The best nature show of the year will be visible for all to see tonight, while the Geminid meteor shower displays its spectacular annual exhibit.
A meteor is the flash of light in the night sky caused when a small fragment of interplanetary debris burns as it passes through Earth's atmosphere.
Karen O'Connor, of Gelorup's business, The Mobile Observatory, said the shower was the largest and brightest meteor shower observable in both hemispheres, with 120 to 160 meteors per hour at its peak. This will take place from late evening until the early hours of tomorrow morning, with 2 hours offering optimal viewing conditions.
For those who do not want to stay up on a week night, Mrs. O'Connor said the previous exhibitions would still offer a shooting star at least every minute.
"The Geminids will appear in the northeast, just above the horizon in the constellation of Gemini," she said.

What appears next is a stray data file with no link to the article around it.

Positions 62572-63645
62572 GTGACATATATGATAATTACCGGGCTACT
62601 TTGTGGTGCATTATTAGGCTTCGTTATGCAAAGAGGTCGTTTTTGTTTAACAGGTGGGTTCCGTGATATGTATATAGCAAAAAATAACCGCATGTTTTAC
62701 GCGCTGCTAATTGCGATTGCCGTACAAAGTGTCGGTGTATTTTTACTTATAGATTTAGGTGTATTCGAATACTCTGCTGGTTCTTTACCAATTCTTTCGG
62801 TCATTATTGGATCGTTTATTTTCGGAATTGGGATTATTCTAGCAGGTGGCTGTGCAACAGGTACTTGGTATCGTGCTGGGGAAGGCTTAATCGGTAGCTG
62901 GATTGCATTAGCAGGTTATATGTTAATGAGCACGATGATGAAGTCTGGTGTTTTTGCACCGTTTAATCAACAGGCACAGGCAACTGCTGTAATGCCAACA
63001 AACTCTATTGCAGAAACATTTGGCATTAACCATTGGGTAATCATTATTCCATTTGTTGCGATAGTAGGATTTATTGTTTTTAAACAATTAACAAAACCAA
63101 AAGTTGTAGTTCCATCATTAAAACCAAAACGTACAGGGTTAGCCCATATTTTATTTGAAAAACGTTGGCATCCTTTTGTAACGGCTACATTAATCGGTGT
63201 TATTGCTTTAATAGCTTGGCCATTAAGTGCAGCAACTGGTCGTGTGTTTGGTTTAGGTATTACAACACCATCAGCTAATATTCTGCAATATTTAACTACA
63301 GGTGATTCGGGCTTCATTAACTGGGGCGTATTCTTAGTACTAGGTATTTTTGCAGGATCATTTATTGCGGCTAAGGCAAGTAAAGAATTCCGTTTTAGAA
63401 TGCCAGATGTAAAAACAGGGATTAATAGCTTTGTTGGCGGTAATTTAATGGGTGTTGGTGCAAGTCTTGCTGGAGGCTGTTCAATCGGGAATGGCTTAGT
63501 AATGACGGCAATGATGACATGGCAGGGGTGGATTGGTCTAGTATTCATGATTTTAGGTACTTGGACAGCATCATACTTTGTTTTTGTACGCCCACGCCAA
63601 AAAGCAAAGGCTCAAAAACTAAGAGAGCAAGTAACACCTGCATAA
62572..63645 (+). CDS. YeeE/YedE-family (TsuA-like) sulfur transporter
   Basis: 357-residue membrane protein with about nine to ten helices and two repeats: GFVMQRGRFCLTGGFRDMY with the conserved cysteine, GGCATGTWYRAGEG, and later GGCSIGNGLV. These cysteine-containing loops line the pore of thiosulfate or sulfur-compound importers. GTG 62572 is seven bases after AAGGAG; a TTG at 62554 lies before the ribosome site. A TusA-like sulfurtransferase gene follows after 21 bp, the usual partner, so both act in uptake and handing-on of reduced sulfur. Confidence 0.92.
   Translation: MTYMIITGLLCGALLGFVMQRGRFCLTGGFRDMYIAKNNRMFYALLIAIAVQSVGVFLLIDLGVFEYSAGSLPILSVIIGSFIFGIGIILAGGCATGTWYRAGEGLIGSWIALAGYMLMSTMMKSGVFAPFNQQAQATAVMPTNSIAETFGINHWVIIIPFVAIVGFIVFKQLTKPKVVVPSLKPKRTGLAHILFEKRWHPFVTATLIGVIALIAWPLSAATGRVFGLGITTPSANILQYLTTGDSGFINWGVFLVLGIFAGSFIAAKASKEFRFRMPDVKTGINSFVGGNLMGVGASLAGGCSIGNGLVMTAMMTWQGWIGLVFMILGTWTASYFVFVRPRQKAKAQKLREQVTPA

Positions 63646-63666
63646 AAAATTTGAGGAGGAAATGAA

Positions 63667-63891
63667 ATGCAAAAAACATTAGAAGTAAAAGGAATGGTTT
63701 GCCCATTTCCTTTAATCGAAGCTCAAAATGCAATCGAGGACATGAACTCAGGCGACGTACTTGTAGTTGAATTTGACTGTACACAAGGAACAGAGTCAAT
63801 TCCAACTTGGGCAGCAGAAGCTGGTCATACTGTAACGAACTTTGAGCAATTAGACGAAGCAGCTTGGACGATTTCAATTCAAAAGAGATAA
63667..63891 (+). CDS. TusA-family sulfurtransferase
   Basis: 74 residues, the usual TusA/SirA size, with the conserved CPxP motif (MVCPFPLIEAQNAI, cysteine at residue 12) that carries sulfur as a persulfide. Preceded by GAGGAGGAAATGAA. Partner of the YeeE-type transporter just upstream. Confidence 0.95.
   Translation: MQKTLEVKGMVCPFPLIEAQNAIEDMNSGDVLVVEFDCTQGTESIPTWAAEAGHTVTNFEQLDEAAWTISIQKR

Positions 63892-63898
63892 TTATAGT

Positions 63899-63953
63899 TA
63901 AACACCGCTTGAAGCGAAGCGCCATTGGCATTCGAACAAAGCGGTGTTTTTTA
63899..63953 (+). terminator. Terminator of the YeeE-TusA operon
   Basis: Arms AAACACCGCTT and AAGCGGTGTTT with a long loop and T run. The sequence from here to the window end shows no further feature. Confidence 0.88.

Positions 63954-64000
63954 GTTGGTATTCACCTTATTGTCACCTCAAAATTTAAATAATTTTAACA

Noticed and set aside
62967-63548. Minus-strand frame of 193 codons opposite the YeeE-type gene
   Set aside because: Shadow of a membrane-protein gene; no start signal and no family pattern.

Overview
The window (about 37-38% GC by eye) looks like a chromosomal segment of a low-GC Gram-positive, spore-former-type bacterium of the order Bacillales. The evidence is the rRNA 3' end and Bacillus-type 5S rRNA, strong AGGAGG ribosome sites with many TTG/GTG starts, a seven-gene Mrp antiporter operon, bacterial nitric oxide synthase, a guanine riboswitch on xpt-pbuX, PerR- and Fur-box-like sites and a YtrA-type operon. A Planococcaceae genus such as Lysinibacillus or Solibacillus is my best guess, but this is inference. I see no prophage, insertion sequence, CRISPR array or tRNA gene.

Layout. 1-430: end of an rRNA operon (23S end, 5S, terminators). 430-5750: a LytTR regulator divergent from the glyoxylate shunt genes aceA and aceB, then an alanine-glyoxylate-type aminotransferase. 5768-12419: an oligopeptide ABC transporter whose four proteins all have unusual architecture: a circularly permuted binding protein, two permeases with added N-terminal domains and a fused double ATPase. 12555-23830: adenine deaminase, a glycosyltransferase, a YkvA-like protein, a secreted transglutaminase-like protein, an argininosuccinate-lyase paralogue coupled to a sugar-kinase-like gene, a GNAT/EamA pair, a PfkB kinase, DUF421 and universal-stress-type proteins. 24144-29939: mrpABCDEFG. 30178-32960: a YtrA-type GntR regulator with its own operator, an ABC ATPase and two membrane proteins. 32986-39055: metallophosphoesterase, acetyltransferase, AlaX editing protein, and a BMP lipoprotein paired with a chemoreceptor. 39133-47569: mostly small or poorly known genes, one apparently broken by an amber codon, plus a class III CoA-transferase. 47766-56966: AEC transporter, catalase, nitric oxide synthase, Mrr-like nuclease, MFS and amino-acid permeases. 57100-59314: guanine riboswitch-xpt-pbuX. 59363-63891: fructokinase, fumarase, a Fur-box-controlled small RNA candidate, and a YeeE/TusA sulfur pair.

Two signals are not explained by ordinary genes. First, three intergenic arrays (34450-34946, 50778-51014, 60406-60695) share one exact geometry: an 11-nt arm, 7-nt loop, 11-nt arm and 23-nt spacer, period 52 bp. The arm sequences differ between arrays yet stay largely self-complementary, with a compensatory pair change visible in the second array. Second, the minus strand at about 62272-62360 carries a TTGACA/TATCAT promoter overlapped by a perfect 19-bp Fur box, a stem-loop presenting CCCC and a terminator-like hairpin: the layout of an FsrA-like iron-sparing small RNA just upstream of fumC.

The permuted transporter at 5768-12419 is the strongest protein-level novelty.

"Although meteors seem to have Gemini as their point of origin, they can appear anywhere in the night sky.
"Simply face the northeast and scan the sky to see dozens of shooting stars at their peak."
Using the Orion belt as a point of reference, Ms. Connor said looking to the left to see a red star, of which the constellation of Gemini is located just below. She said the meteors would still be visible every night over the weekend.
The meteor shower is not the only sight the stars can expect this week, with comet 46P / Wirtanen – also known as Comet of Christmas – that passed Earth by more than 70 years late Sunday night.
The green-colored comet will look brighter between the 14th and 18th of December.
"The one with the naked eye may seem like a big diffuse star, but we recommend people with binoculars have a look," she said.